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Letter from General Gates to Governour Trumbull



Tyonderoga, October 22, 1776.

SIR: At three o' clock this morning I had the honour to receive your favour of the 17th instant, from New-Haven.

When I sent General Schuyler the account of our loss upon Lake Champlain, I requested him to despatch a copy of General Arnold' s letter to your Excellency. Lest that should have miscarried, the General sends you, enclosed, a copy thereof. It would have been happy for the United States had the gallant behaviour and steady good conduct of that excellent officer been supported by a fleet in any degree equal to the enemy' s. As the case stands, though they boast a, victory, they must respect the vanquished. General Waterbury has doubtless, by this time, waited upon your Excellency.

The Director-General of the Hospital in this department arrived at Albany the 5th instant, with a large parcel of medicines purchased in the Eastern Governments, so that we are not likely to suffer more for want of physick. The Sub-Director of the Hospital and three Mates are come here, by my order, from Lake George, and every thing necessary is prepared by them, in case of an immediate action. Surgeons we have plenty. I wish they were all good; but I hope we shall have a sufficient portion of skill, upon the whole, in that department.

General Carleton, with his fleet and army, are at Crown Point. The exact number of the latter we cannot yet ascertain; nor whether he does not wait for the whole to join him from St˙ John' s, &c˙, before he makes his grand attack. You may be assured nothing shall be wanting upon our part to give him a proper reception; and General Schuyler assures me the Militia from all quarters have been summoned to reinforce the army. I am in hourly expectation of their arrival.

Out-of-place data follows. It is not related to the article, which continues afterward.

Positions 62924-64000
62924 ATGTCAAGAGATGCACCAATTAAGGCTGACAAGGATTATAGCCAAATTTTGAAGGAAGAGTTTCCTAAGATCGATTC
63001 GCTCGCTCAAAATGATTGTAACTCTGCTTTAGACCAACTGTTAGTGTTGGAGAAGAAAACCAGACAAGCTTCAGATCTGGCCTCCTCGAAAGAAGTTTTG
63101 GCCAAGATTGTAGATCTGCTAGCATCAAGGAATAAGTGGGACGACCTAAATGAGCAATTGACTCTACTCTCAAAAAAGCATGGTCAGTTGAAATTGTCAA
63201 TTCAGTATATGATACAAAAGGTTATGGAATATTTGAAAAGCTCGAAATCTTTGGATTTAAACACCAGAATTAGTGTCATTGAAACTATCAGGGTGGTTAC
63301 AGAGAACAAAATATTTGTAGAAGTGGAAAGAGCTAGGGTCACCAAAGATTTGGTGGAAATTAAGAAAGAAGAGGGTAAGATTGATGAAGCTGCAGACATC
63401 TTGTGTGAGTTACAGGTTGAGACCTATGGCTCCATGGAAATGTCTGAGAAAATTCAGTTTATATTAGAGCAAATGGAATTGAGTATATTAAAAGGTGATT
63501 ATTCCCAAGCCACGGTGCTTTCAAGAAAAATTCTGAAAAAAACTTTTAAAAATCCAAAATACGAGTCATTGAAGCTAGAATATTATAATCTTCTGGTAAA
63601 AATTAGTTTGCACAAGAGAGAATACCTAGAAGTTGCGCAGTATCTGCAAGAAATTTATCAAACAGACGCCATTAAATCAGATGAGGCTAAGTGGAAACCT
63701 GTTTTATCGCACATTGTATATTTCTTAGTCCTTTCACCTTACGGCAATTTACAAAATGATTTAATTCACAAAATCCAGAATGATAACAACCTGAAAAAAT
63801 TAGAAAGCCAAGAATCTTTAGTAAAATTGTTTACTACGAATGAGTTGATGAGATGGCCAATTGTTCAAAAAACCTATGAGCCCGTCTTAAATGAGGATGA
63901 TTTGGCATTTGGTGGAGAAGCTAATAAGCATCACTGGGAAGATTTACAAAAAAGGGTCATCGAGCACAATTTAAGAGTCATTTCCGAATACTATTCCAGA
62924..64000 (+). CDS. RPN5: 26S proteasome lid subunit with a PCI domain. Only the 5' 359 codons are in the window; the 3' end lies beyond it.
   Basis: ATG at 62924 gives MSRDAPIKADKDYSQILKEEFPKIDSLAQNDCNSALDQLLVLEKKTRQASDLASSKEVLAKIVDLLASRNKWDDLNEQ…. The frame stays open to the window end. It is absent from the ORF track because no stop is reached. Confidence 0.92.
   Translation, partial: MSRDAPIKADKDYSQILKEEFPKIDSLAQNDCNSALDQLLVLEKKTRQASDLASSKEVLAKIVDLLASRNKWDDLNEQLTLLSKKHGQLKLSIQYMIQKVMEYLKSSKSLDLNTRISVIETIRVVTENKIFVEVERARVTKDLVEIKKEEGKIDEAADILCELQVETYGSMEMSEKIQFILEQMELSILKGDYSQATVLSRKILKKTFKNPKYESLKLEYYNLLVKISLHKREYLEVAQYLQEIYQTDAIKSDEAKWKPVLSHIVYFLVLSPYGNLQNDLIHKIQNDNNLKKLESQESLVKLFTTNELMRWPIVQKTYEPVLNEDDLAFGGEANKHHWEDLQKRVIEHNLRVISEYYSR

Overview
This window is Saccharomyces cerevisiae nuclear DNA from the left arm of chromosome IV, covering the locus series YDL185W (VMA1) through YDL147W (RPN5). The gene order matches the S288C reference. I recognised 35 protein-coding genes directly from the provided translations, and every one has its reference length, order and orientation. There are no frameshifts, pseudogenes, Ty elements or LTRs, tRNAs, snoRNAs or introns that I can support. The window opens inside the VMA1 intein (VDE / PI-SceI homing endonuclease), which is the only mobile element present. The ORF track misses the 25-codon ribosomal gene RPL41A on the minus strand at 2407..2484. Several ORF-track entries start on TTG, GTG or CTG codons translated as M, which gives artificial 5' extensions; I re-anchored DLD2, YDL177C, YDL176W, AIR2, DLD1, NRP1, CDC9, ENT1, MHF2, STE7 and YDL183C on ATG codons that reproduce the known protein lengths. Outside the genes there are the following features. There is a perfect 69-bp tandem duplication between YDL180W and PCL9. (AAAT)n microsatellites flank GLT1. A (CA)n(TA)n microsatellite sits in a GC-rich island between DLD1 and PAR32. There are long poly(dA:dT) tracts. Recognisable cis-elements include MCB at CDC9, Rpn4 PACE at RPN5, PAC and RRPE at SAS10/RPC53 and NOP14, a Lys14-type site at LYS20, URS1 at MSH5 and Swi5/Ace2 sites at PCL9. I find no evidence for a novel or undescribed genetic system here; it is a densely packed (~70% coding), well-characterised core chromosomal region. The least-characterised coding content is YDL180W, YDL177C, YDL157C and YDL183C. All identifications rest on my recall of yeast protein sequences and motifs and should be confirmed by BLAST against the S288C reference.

I wish it may be in your Excellency' s power to forward a quantity of flour to Skeensborough, by the way of Bennington. If it cannot be carted, I think it might be sent in bags, upon pack-horses. This is to provide against the worst. We are not in any immediate danger of a scarcity.

In answer to that part of your Excellency' s letter relative to the officers of the State of Connecticut who have served in this department, I am to acquaint you, sir, that I think Colonel Swift, Lieutenant-Colonel Starr, Major Bigelow, Major Sumner, and Major Sedgwick, are officers who I can recommend as worthy of the rank they hold in the army of the United States. Of the other Field Officers, I am silent. As to the Captains and Subs, I have had no opportunity to know them sufficiently to say anything in their dispraise.

Spades, or iron shovels, are exceedingly wanted at this place. I have wrote repeatedly to General Schuyler, for six weeks past, but cannot procure any from him. He tells me, in his last letter, not one is to be had from Albany. One hundred at a time would be a seasonable supply. Shingle nails are also in great request here.

Trusting that the wise Disposer of all human affairs will bless our cause, the cause of freedom and mankind, I rest, sir, your most obedient, humble servant,


To Governour Trumbull.